Hooded summoners of an eternal, all-consuming and strangely ecstatic heavy rock drone, Sunn O))) sometimes feel less like a band and more like a forbidding but ultimately benevolent religious cult. Yet when Greg Anderson reconnected with his erstwhile Thorr’s Hammer and Burning Witch bandmate Stephen O’Malley in LA in 1998, there was never any grand plan. “It started off as an excuse for Stephen and I to play some music together again,” he reveals. “We basically just amplified our common interests: we were influenced for sure by Earth and Melvins and of course Black Sabbath, but we were also really into jazz and experimental music. We had no rulebook, it was like, ‘Let’s just go for it.’”
Looking back, though, O’Malley acknowledges there was something else going on beyond just two friends riffing together. “I see now that it was a big, decades-long conceptual art project, searching for a different language to describe abstraction – even on the first demo, that was there.” This questing outlook has allowed the duo to surge far beyond the confines of the underground metal scene, pulling jazz greats and reclusive pop legends into their vast orbit. “Who knows what’s going to happen next?” O’Malley smiles. “Greg says Sunn’s like a nuclear cockroach, it’s never going to die.”
The Grimmrobe Demos
(2000, Double H Noise Industries/Hydra Head)
Three glacial rumbles establish the template for everything to come
Greg Anderson: We were given a couple of hundred bucks to record a Metallica cover for a compilation. We worked up our interpretation of “For Whom The Bell Tolls”, just so we could go into the studio and record the other stuff we had been doing together in the practice space.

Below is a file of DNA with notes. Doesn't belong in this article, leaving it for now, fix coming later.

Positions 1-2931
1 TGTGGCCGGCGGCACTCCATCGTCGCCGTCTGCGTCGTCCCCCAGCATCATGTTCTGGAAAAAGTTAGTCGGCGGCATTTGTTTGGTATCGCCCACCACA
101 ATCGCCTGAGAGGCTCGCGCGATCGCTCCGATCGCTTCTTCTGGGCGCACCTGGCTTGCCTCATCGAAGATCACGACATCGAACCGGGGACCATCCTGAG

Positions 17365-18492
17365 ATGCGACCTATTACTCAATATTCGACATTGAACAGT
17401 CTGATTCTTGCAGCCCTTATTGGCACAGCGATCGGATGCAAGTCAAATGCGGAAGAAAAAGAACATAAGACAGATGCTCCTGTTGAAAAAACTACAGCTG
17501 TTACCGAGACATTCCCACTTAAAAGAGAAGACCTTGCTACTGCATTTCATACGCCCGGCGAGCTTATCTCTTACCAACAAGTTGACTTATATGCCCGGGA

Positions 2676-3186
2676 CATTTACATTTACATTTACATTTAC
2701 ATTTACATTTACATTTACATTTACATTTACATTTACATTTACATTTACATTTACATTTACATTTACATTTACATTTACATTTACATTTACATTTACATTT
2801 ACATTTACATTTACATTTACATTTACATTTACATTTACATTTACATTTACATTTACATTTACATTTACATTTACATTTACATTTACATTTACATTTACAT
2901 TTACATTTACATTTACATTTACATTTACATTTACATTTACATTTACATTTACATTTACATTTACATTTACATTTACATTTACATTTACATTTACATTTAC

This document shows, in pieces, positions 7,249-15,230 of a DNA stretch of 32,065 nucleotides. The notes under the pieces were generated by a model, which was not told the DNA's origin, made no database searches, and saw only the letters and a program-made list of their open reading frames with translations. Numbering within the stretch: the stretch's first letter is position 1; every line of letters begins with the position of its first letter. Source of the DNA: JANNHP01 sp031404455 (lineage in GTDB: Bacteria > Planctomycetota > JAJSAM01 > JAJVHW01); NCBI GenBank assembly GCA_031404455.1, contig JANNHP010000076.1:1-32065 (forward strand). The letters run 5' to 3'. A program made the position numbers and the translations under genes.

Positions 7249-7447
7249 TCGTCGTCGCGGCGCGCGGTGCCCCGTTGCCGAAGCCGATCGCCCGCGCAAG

Stephen O’Malley: It was very experimental. We were probably pretty high a lot of the time, but we were also focused on making something we felt strongly about. We trusted each other; we were just seeing where we could go with our ideas and our tones and loud guitars.
GA: We stole a keg from an L7 concert and brought it to the studio. In my previous experiences of recording, there was always this anxiety that you had one shot and you had to nail it. But with Sunn, we didn’t care about any of that. I think everything was probably one take. For some reason, there was a large metal wrench on top of one of our amps, and there was so much vibration that it knocked off this wrench; it clinked on the ground really loud, and you can hear it on the recording. Ironically, they didn’t use the Metallica cover in the end, because they couldn’t understand what we had done: “There’s no drums on this, there’s no real vocals on this.” We were like, “Yeah, this is what we do.”
(2003/4, Southern Lord)
Recorded at the same time, Sunn O)))’s twin ‘white albums’ find the band branching out in all directions, egged on by the likes of Julian Cope and Attila Csihar of Mayhem.
GA: In the spirit of what we perceive this band to be, it needed to move somewhere. We didn’t want to make another one of those really riff-heavy records. It was like, “OK, well we did that. That was cool. What’s next?” A close friend of ours named Rex Ritter had built a studio in his basement. He was a huge supporter of Sunn and he invited us to his place to make some sounds. And in the process of doing it, I noticed it was less about these bludgeoning, repetitive riffs and more about space and maybe even quiet.
SO: Julian Cope had got hold of [2000’s] ØØ Void and wrote this amazing review on his Head Heritage site. It seemed like he totally got what we were doing, including the lightheartedness of our approach. So when we were working on the White sessions,
we just asked him, “Would you like to do some vocals for this?” We were blown away by what he did because it was really over-the-top linguistically, his performance is amazing. And it opened up another possibility of what this music can be.